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Economy of North Carolina

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In 2019, North Carolina's total gross state product was around $591 billion.

According to the Bureau of Economic Analysis, the state's 2010 total gross state product was $424.9 billion, making it the ninth wealthiest state in terms of gross domestic product.[1] Its 2007 per capita personal income was $33,735, placing 36th in the nation.[2]

There has been a distinct difference in the economic growth of North Carolina's urban and rural areas. While large cities such as Charlotte, Raleigh, Greensboro, and others have experienced rapid population and economic growth over the last thirty years, many of the state's small towns have suffered from loss of jobs and population. Most of North Carolina's small towns historically developed around textile and furniture factories. However, North Carolina has been affected by offshoring and industrial growth in countries like China; one in five manufacturing jobs in the state has been lost to overseas competition.[3] As these factories closed and moved to low-wage markets in Asia and Latin America, the small towns that depended upon them have suffered.

Map of North Carolina showing "The Gold Region." 1847

The first gold nugget found in the U.S. was found in Cabarrus County in 1799.[4] The first gold dollar minted in the U.S. was minted at the Bechtler Mint in Rutherford County.

Agriculture and manufacturing[edit]

The responsibilities in regulatory and service areas covering different aspect of Agriculture and manufacturing are overseen by the North Carolina Department of Agriculture and Consumer Services. Over the past century, North Carolina has grown to become a national leader in agriculture, financial services, and manufacturing. The state's industrial output—mainly textiles, chemicals, electrical equipment, paper and pulp and paper products—ranked eighth in the nation in the early 1990s. The textile industry, which was once a mainstay of the state's economy, has been steadily losing jobs to producers in Latin America and Asia for the past 25 years, though the state remains the largest textile employer in the United States.[5] In recent years, another important Carolina industry, furniture production, has also been hard hit by jobs moving to Asia (especially China).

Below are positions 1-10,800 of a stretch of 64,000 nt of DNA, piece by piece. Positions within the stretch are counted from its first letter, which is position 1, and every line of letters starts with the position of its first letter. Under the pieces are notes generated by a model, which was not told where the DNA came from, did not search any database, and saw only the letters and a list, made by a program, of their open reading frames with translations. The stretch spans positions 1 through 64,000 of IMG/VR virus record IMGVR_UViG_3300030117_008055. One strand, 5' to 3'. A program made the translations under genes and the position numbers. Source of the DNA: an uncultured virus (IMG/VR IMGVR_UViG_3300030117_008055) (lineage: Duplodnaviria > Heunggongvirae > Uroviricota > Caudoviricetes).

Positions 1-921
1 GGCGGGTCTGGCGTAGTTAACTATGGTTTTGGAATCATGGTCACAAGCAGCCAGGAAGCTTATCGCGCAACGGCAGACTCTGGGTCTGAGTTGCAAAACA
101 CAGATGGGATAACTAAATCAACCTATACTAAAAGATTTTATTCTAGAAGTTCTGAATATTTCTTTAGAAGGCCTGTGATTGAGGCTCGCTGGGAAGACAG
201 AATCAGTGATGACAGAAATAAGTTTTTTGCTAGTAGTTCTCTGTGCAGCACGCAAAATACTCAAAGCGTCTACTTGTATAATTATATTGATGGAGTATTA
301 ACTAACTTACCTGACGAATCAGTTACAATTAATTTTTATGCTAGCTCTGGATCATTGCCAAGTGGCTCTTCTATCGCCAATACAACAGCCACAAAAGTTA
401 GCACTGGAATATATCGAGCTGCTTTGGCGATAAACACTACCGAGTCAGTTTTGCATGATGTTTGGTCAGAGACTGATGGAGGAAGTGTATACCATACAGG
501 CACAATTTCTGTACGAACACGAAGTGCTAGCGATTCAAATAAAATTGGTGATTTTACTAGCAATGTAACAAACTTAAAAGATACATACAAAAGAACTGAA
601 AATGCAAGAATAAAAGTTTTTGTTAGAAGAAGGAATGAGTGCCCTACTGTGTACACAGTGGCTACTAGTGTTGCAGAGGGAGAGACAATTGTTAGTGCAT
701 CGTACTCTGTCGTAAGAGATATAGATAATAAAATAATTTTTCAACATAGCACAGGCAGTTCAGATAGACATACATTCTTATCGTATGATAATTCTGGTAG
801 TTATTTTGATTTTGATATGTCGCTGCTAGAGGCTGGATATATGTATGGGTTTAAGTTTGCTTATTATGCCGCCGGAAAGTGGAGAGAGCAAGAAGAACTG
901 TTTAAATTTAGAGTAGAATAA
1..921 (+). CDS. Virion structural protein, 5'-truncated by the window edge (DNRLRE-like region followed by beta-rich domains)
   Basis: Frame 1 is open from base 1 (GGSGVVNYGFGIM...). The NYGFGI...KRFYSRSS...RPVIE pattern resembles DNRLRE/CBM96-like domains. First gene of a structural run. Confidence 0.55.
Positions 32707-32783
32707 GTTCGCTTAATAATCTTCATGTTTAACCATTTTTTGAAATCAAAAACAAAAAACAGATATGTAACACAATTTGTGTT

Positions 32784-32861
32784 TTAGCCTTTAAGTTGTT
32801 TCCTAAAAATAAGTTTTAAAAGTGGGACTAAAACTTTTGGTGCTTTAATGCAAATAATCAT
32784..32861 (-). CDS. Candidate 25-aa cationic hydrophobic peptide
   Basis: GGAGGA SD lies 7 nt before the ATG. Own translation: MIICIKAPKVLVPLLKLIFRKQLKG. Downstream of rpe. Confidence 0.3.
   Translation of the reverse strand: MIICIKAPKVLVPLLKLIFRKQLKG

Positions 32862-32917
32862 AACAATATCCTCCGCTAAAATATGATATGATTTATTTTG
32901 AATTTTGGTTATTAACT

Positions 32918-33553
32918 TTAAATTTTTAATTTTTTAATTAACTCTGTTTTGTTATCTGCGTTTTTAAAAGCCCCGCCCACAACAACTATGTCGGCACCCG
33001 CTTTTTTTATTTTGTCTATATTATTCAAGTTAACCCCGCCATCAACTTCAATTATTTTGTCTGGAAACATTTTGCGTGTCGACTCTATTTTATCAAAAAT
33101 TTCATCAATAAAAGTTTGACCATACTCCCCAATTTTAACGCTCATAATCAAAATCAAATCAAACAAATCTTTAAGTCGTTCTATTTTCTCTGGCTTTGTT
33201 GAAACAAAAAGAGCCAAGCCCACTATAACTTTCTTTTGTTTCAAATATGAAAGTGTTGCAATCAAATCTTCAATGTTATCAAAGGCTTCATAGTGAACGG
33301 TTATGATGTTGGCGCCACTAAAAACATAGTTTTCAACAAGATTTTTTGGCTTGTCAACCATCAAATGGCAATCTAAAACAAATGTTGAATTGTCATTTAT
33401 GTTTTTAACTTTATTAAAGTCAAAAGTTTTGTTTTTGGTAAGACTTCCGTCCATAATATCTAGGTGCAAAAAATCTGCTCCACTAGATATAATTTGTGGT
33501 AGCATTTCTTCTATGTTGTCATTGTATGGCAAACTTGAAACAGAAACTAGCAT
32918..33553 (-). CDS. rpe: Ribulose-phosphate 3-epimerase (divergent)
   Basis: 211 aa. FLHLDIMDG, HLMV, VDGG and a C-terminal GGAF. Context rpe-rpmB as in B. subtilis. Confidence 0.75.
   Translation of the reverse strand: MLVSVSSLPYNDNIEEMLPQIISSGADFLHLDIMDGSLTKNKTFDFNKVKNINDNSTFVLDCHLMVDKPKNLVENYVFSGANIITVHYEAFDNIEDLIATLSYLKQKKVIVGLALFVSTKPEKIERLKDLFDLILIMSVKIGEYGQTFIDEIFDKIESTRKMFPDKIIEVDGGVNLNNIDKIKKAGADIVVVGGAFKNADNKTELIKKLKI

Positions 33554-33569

North Carolina's agricultural outputs include poultry and eggs, tobacco, hogs, milk, nursery stock, cattle, sweet potatoes, cotton, and soybeans.[6] North Carolina is the leading producer of tobacco in the country.[7] As one of North Carolina's earliest sources of revenue, it remains vital to the local economy.

Green Scuppernongs and dark Muscadines

The cultivated productions of the Mountain section are sweet corn, wheat, oats, barley, hay, tobacco, fruits and vegetables. Cattle are also reared quite extensively for market, and large numbers of chickens are raised for market in the northwestern mountains and foothills. A prominent new industry in the mountains is the raising and selling of Christmas Trees. In the Piedmont region of central North Carolina are found all the products of the mountains, although over the southern half cotton appears as the staple product. In the deep, loamy soils of the coastal region, cotton, corn, and oats are the staple crops, and truck farming (growing fruits and vegetables for northern markets), constitutes a flourishing industry. Formerly longleaf pine forests produced tar, pitch and turpentine, and more recently lumber. Little old growth longleaf area is left; much has been replanted in loblolly pine, which is used for paper pulp, plywood, and lumber. Four of the grape varieties of America are native to North Carolina: the Catawba, Isabella, Lincoln, and Scuppernong.


CNBC's list of "Top States for Business for 2010" has recognized North Carolina as the fourth-best state in the nation, behind Texas, Virginia and Colorado.[8]

North Carolina is an at-will employment state, meaning employees in the private sector may be dismissed without prior notice or reason.

In October 2019, the unemployment rate was 4%.[9]


Solar power[edit]

Solar installation, Fort Bragg